The families of flowering plants

L. Watson and M.J. Dallwitz

Aristolochiaceae Juss.

Including Asaraceae Ventenat, Pipaceae Dulac, Pistolochinae (Pistolochiaceae) Link, Sarumaceae Nakai

Habit and leaf form. Shrubs, or lianas, or herbs (mostly woody vines); bearing essential oils. Plants green and photosynthesizing. Perennial; without conspicuous aggregations of leaves. Climbing, or self supporting (less often); mostly stem twiners. Mesophytic. Leaves alternate; spiral; flat; ‘herbaceous’, or ‘herbaceous’ and membranous; petiolate; sheathing to non-sheathing; gland-dotted (pellucid punctate), or not gland-dotted; aromatic; simple. Lamina entire (usually), or dissected; when dissected, palmatifid (trilobed); palmately veined, or pinnately veined; cross-venulate; often cordate. Leaves exstipulate (but sometimes with the first 1–2 leaves of the suppressed axillary branches simulating stipules); leaf development not ‘graminaceous’.

General anatomy. Plants with silica bodies, or without silica bodies.

Leaf anatomy. The leaf lamina dorsiventral (usually), or bifacial. Epidermis containing silica bodies, or without silica bodies. Stomata present; anomocytic. Hairs present; eglandular (mostly), or glandular (lacking typical glandular hairs, but hairs with basal secretory cells occur); multicellular. Multicellular hairs uniseriate; simple (but varied in form). The mesophyll with spherical etherial oil cells, or without etherial oil cells; containing crystals. The crystals raphides, druses, and solitary-prismatic. Minor leaf veins without phloem transfer cells (Aristolochia, Asarum).

Axial (stem, wood) anatomy. Cork cambium present; initially superficial. Nodes tri-lacunar. Primary vascular tissues comprising a ring of bundles; collateral. Internal phloem absent. Cortical bundles absent. Medullary bundles absent. Secondary thickening developing from a conventional cambial ring (but sometimes the pith and primary medullary rays are unusually dilated, the original vascular bundles becoming fan-shaped and deforming the secondarily thickened structure). Primary medullary rays very wide.

The wood ring porous to diffuse porous. The vessels small to large (very large in some twiners). The vessel end-walls simple. The vessels with spiral thickening, or without spiral thickening. The axial xylem with fibre tracheids, or without fibre tracheids; with libriform fibres, or without libriform fibres; including septate fibres. The fibres with spiral thickening, or without spiral thickening. The parenchyma apotracheal, or paratracheal.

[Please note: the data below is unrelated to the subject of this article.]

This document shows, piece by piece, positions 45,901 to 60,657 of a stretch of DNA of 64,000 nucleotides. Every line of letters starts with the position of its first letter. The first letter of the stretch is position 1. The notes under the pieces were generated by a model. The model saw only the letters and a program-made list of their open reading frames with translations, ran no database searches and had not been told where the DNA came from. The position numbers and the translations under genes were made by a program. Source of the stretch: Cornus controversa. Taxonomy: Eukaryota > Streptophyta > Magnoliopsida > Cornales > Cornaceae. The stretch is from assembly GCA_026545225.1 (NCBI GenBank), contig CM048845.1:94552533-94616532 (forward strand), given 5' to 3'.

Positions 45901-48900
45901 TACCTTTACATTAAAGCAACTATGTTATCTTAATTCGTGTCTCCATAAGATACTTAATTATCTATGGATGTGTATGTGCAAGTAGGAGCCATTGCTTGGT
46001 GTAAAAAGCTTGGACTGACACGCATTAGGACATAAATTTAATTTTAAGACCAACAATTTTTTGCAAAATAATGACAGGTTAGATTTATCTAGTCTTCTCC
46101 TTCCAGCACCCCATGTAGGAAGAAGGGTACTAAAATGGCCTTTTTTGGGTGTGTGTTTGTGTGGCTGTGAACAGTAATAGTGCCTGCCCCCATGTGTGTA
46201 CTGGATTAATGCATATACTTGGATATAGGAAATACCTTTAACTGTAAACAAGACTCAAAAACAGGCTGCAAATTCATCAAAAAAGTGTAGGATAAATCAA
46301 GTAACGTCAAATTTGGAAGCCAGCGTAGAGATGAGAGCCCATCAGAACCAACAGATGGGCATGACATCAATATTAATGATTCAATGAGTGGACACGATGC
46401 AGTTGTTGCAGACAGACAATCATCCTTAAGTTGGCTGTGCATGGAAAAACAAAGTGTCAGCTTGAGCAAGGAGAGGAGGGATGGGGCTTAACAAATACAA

Reproductive type, pollination. Plants hermaphrodite. Pollination entomophilous; via diptera; mechanism conspicuously specialized (via an elaborate system for trapping flies within the perianth tube, involving articulated hairs which subsequently wither to release them).

Inflorescence, floral, fruit and seed morphology. Flowers solitary, or aggregated in ‘inflorescences’; when aggregated, in cymes, or in racemes, or in spikes. The ultimate inflorescence units cymose, or racemose. Inflorescences terminal, or axillary; terminal or lateral racemes or cymes. Flowers small to large; often malodorous (smelling of carrion), or odourless (?); regular to very irregular; cyclic; tricyclic to pentacyclic.

Perianth with distinct calyx and corolla, or petaline; 3, or 6; joined; 1 whorled, or 2 whorled (the corolla whorl conspicuous and well developed only in Saruma); when two-whorled, isomerous. Calyx 3; 1 whorled; gamosepalous; entire, or blunt-lobed; campanulate, or tubular (the tube often S-shaped); unequal but not bilabiate, or bilabiate, or regular; persistent, or not persistent; valvate (or valvate-induplicate). Corolla when present, 3 (usually reduced or absent); 1 whorled.

Androecium 6–36. Androecial members free of the perianth; united with the gynoecium (forming a gynostemium by fusion to the style of the filaments, or of both the filaments and the anthers), or free of the gynoecium; free of one another, or coherent (via the gynostemium); when joined, 1 adelphous; 1 whorled, or 2 whorled. Androecium exclusively of fertile stamens. Stamens 4, or 6 (commonly), or 12(–36); isomerous with the perianth to polystemonous; filantherous, or with sessile anthers. Anthers cohering, or separate from one another; basifixed, or adnate; non-versatile; dehiscing via longitudinal slits; extrorse, or extrorse and introrse (Heterotropa); tetrasporangiate; appendaged (apically, with the expanded connective assuming stigmatic functions in association with the gynostemium), or unappendaged. Endothecium developing fibrous thickenings. Anther epidermis persistent. Microsporogenesis successive, or simultaneous. The initial microspore tetrads tetrahedral, or isobilateral, or decussate, or T-shaped (rarely). Anther wall initially with more than one middle layer; of the ‘dicot’ type. Tapetum glandular. Pollen shed as single grains. Pollen grains aperturate, or nonaperturate; 1–7 aperturate; sulcate, or sulculate (monosulcate to multisulcoidate or sulculate); 2-celled.